Monday, August 21, 2017

Azure Active Directory (AAD): Where Is My Data Stored?

A customer wants to use Azure Active Directory (AAD) but needs to know where the data (like user name, credentials and attributes) is stored. On itself a solid question. However, the answer wasn’t easily found. Or better, quite obscure.

The basics
Before the answer is found (and clarified) one most familiarize him/herself with some Azure ‘slang’. In this posting I limit myself to the ones related to this article.

  • Geo: Abbreviation for geography. At this  moment Azure is to be found in 13 geo’s and two more are announced (France & South Africa).
  • Region: Can be looked upon as one HUGE data center, hosting many Azure services. For instance, there is an Azure region in Amsterdam (Netherlands) and one in Dublin (Ireland)
  • Region Pair: Two directly connected Azure regions, placed within the same geography BUT located greater then 300 miles apart (when possible). An Azure Region Pair offers benefits like data residency (except for AAD…), Azure system update isolation, platform provided replication, physical isolation and region recovery order.

Example of a Geo, with its Azure Regions and Region Pair is Geo Europe. This Geo has two Azure Regions: one in Amsterdam (Netherlands), named West Europe and the other Azure Region located in Dublin (Ireland), named North Europe. Together they make up the Region Pair for Geo Europe.

Azure data storage location by default
By default most Azure services are deployed regionally, enabling the customer to specify the Azure Region where their customer data will be stored. This is the case for VMs, storage and Azure SQL databases.

So when you deploy a set of VMs in the Region West Europe with related storage, that data will be stored in Amsterdam (Netherlands). And yes, and some parts of that data will be replicated to North Europe as well since both Regions are part of the same Region Pair. Reasons for this replication might be of an operational nature and/or of data redundancy options selected by the customer.

This is as expected. However it get’s trickier…

USDS (United States of Data Storage)?
However, there ARE exceptions to the above. In quite a few cases customer data will be stored outside by the customer selected Region (and Region Pair as such).

For instance there are some Azure regional services like Azure RemoteApp, Microsoft Cognitive Services, Preview, beta, or other prerelease services and Azure Security Center which data may be transferred and stored globally by Microsoft. And many times it will end up (in some form) in the USA, or United States of Data Storage…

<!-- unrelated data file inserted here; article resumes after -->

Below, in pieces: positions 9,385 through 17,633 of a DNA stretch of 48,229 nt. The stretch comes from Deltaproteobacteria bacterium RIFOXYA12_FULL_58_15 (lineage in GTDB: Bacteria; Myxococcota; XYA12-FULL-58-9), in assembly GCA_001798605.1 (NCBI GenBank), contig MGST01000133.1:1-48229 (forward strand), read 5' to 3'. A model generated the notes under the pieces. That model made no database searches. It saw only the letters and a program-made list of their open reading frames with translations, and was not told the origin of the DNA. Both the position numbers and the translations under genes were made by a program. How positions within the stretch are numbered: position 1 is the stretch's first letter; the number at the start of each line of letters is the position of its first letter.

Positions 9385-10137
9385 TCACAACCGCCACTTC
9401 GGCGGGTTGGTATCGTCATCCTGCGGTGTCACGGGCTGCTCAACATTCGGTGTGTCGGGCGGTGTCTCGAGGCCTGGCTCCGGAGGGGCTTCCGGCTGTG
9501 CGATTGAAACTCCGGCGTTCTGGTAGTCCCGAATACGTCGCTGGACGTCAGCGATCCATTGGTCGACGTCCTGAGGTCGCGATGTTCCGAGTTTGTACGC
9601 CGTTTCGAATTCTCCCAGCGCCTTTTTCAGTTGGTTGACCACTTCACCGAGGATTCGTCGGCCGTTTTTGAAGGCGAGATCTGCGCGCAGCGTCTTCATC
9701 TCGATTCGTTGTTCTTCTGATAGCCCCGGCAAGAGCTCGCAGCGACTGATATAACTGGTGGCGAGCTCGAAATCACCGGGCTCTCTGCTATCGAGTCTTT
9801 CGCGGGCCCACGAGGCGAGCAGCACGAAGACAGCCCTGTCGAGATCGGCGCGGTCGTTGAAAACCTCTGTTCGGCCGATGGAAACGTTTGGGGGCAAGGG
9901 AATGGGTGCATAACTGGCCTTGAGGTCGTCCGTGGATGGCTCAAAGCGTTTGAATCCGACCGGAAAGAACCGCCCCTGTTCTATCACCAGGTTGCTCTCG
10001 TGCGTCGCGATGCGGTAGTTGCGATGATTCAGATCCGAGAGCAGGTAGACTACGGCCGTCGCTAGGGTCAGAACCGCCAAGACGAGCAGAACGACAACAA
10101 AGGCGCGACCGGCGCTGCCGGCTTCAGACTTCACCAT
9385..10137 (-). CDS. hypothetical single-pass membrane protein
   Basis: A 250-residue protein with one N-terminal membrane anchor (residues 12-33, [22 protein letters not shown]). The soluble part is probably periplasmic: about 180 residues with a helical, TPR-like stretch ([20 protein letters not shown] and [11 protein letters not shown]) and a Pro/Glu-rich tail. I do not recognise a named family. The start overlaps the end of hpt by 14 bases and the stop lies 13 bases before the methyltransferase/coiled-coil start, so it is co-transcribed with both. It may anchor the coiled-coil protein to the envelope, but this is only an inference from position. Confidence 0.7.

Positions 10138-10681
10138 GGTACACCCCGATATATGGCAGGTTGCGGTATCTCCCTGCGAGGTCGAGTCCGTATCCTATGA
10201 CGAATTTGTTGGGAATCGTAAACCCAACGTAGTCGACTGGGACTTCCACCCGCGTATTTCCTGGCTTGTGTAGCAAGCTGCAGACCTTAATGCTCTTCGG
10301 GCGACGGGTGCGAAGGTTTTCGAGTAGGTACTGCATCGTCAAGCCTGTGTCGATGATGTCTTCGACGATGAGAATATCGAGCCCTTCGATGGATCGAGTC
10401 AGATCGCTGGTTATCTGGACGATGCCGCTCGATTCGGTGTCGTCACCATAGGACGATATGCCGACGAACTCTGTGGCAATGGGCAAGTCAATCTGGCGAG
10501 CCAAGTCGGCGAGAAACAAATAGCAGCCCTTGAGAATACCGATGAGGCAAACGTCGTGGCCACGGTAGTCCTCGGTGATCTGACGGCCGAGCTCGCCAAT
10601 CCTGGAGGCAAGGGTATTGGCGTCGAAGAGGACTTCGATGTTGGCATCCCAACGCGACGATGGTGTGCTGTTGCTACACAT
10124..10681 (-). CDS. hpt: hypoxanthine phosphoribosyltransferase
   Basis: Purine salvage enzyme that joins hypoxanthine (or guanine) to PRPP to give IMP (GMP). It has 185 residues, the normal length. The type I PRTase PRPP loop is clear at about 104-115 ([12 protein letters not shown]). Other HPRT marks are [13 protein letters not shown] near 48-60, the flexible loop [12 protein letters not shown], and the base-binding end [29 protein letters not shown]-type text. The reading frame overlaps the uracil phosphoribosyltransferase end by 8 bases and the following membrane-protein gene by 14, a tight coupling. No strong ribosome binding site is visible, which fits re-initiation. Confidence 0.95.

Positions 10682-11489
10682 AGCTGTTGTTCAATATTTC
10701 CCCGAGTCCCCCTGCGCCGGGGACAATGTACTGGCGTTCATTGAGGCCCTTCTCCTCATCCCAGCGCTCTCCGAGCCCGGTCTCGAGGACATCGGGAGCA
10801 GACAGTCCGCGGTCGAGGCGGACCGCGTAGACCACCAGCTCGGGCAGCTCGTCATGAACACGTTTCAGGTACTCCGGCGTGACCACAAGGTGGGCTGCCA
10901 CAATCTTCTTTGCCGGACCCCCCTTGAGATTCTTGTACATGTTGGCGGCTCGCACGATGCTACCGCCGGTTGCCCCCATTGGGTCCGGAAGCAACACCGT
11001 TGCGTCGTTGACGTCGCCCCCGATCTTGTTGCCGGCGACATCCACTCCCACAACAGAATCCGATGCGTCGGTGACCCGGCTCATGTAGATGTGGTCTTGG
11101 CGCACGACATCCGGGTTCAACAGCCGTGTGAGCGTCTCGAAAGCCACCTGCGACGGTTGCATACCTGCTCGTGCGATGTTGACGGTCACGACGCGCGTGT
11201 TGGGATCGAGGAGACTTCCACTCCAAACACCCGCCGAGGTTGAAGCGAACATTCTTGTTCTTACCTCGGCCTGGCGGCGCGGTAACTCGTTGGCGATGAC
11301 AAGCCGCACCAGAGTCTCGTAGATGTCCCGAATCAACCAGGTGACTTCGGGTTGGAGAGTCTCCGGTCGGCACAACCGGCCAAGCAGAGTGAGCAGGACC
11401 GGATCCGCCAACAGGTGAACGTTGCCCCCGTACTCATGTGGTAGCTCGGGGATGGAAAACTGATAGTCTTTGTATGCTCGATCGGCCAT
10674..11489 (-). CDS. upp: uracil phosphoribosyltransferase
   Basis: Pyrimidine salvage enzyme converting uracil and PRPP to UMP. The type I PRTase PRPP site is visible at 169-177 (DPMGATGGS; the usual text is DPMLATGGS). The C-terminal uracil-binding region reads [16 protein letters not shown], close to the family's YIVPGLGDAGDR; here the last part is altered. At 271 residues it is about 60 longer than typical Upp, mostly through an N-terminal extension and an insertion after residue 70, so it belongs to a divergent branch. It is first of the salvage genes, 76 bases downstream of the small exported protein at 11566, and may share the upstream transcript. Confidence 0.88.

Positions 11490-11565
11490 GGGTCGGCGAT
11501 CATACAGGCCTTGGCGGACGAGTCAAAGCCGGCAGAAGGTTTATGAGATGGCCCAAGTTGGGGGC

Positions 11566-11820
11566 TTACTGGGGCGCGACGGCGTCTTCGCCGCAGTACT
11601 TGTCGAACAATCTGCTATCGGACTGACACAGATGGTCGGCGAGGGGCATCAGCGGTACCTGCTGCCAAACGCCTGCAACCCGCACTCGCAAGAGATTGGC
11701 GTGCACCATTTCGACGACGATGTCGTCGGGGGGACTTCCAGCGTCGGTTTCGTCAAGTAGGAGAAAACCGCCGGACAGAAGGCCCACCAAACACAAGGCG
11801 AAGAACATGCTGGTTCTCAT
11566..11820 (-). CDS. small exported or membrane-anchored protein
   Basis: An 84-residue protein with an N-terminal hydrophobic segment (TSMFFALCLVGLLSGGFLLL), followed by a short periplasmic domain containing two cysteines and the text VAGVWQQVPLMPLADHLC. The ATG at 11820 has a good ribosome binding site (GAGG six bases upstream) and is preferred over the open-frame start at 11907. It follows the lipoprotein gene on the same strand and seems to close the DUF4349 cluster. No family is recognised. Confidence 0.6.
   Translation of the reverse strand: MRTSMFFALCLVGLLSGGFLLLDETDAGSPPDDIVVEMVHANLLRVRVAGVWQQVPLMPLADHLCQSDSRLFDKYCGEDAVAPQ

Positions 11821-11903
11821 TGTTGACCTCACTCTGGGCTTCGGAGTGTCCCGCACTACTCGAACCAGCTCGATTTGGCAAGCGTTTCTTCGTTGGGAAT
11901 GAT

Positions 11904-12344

How about AAD?
AAD isn’t an Azure service offered locally, but is designed to run globally. Any Azure service designed to run globally, it doesn’t allow the customer to specify a certain Region where to store the data related to that same Azure service.

And again, Microsoft isn’t very clear about where that data is exactly stored: ‘…Azure Active Directory, which may store Active Directory data globally…’.

To make it even more confusing the same website states: ‘…This does not apply to Active Directory deployments in the United States (where Active Directory data is stored solely in the United States) and in Europe (where Active Directory data is stored in Europe or the United States)…’

Azure services which operate globally are:

  • Content Delivery Network (CDN);
  • Azure Active Directory (AAD);
  • Azure Multi-Factor Authentication (AMFA);
  • Services that provide global routing functions and do not themselves process or store customer data (Eg: Traffic Manager, Azure DNS).

Still not sure where AAD stores its data…
Because Microsoft is a bit elusive about where EXACTLY AAD data is stored, it’s better to look how AAD is made up technically. Many times the technicians don’t do politics Smile.

The article Understand Azure Active Directory architecture is quite recent and very informative. It tells about primary and secondary replicas used for storing AAD data. And the latter ones make it interesting: ‘…which (the secondary replicas) are at data centers that are physically located across different geographies...’.

Basically it tells me that AAD data is replicated globally. It will turn up in the USA (USDS) as well. As the matter of a fact, it will turn up in every Region servicing Office 365. Simply because without AAD there is no Office 365 consumption.

And for sure, the same article clarifies it even more with the header Data centers: ‘…Azure AD’s replicas are stored in datacenters located throughout the world…’.

When using AAD you know for certain that user data (user names, credentials and meta data for instance) ARE replicated globally.

Do I need to worry?
That depends. Know however, that Microsoft goes to extreme lengths to secure your data. Physical access to their data centers is limited to a subset of highly screened people. On top of it all, Microsoft doesn’t allow governments and agencies to access customer data that easily.

And yes, Microsoft offers the Trusted Cloud. Looking at the sheer amount of certifications and data residency guarantees, you can rest assured that Microsoft does its outmost best to offer the most secure cloud services platform ever built.

Sure, you can look for alternatives. Like Amazon AWS S3. However, the meta data related to those ‘buckets’, also containing customer data, isn’t guaranteed to stay at a certain location either…

Another approach could be using Azure Geo Azure Germany. Because of VERY strict privacy laws, the exceptions for data storage for regional and global Azure services DON’T apply…

Recommended resources
For a better understanding of this article I recommend to read these resources:

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